The Avalanche Terrain Exposure Scale (ATES)

ATES is the Avalanche Terrain Exposure Scale. ATES was developed in Canada by Parks Canada and the Canadian Avalanche Association. It is designed to give users information on the level of exposure to avalanche hazard when they go into uncontrolled avalanche terrain. ATES has been adopted in New Zealand by the Mountain Safety Council and the Department of Conservation (DOC).

It is important to note that ATES is independent of snowpack stability. The terrain class remains the same no matter what the snowpack stability is. By using ATES, you can begin to measure your skills, experience, and risk tolerance against the terrain you plan to travel in. Reading both ATES (where available) and the NZAA forecast helps you to decide on suitable trip objectives.

When the avalanche advisory is rated 'moderate' or above, it is advised to select terrain more conservatively. Alternatively, when the avalanche advisory is rated ‘low’, this might be an opportunity to consider more challenging terrain you have been contemplating while keeping in mind the specific snowpack concerns at the time. The two scales can be used together to appropriately manage your risk in the backcountry. 

ATES ratings are intended as a supplement to your pre-trip planning material. When planning your trip, read the guidebook, study maps and photos, talk to friends, check weather and NZAA forecasts, and refer to the ATES ratings if they are available. This combination will give you a better sense of the route you are choosing.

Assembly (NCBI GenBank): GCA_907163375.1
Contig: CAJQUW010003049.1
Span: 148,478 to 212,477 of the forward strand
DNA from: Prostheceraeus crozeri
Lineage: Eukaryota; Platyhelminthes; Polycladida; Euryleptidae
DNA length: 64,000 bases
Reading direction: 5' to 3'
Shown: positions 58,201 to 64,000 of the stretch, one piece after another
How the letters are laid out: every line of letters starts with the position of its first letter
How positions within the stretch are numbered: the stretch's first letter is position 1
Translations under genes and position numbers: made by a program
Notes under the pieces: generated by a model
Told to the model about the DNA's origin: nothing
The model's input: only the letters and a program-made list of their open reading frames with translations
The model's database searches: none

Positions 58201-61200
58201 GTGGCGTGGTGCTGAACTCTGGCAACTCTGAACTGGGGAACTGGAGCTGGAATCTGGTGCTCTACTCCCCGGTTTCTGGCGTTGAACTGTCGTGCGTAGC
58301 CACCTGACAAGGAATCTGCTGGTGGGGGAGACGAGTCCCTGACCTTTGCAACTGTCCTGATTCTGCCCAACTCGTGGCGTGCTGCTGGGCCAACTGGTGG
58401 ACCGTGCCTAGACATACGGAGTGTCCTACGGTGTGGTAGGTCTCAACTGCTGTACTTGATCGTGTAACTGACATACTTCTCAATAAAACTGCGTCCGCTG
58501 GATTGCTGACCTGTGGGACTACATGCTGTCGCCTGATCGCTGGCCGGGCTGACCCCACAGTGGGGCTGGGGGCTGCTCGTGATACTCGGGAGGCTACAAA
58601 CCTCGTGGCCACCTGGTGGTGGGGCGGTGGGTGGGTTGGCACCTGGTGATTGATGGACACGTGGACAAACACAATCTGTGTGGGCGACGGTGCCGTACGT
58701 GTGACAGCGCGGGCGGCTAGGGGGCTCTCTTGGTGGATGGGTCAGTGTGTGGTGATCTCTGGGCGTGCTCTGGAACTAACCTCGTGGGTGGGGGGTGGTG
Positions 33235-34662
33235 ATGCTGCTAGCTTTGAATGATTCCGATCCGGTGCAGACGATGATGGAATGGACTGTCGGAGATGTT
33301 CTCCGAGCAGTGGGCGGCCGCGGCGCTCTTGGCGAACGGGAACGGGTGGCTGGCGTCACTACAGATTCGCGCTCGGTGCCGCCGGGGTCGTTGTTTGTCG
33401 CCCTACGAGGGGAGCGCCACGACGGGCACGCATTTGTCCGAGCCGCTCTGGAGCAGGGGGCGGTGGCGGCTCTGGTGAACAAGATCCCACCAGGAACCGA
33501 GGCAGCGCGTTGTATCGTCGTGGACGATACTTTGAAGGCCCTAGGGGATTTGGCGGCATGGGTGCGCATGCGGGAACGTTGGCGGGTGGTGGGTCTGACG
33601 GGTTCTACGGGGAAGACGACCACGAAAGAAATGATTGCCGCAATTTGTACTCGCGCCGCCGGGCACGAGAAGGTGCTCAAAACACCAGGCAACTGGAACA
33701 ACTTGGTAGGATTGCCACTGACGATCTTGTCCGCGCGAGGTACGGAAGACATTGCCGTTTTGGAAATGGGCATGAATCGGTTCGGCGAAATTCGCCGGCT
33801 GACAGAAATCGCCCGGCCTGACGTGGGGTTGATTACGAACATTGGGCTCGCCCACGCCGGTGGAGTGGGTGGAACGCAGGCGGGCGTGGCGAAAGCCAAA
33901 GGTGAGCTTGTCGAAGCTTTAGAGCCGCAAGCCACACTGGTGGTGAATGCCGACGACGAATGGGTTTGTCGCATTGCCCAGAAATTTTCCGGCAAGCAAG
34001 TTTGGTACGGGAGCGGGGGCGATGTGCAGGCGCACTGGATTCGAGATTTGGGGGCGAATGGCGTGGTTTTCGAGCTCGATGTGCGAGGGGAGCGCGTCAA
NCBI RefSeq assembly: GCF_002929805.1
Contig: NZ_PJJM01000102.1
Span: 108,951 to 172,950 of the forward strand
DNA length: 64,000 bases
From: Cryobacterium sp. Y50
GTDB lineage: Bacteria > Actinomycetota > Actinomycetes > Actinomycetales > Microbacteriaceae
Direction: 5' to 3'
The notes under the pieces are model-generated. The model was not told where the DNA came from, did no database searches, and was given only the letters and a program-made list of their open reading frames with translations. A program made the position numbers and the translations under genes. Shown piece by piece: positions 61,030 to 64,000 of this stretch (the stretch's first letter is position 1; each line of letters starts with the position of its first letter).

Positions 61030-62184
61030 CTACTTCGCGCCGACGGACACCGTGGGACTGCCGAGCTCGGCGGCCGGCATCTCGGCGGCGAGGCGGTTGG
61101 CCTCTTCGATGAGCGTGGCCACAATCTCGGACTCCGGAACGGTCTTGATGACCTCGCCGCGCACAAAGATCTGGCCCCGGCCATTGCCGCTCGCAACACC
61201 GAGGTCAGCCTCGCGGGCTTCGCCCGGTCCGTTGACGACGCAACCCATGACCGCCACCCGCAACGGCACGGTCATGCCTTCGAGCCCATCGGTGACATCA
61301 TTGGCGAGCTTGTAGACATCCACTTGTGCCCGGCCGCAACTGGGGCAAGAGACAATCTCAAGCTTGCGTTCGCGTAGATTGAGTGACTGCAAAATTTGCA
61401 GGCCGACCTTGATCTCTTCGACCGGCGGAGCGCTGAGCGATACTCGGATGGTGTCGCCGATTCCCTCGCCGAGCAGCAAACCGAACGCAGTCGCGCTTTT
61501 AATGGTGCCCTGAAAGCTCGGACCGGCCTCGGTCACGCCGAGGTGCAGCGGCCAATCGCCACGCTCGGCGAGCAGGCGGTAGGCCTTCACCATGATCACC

Avalanche Terrain Exposure Scale (ATES)

Terrain criteria
Exposure to low-angle or primarily forested terrain. Some forest or bush openings may involve the run-out zones of infrequent avalanches. Many options to reduce or eliminate exposure.
No glacier travel.
Exposure to well-defined avalanche paths, starting zones, or terrain traps; options exist to reduce or eliminate exposure with careful route finding.
Glacier travel is straightforward, but crevasse hazards may exist.
Exposure to multiple, overlapping avalanche paths or large expanses of steep, open terrain; multiple avalanche starting zones and terrain traps below; minimal options to reduce exposure.
Complicated glacier travel with extensive crevasse bands or icefalls.

ATES can be applied to:

  1. a fixed feature such as a track or marked route
  2. an unmarked route
  3. to parts of catchments or ranges
  4. entire catchments or ranges

It is important to be clear about what scale it is applied to because this could affect how you interpret the rating. When an ATES assessment is done of a catchment or mountain range it is likely that the area has within it a mixture of simple, challenging, and complex terrain. The finer the scale used, the more definite things will be.

As an example, a mountain range may generally be ‘challenging’ but contain areas of ‘complex’. It still meets the definition of ‘challenging’ because there are options for avoiding avalanche paths. If there's a particular valley in the range where there is no option for avoiding avalanche terrain then that place is ‘complex’.

DOC Site-specific ATES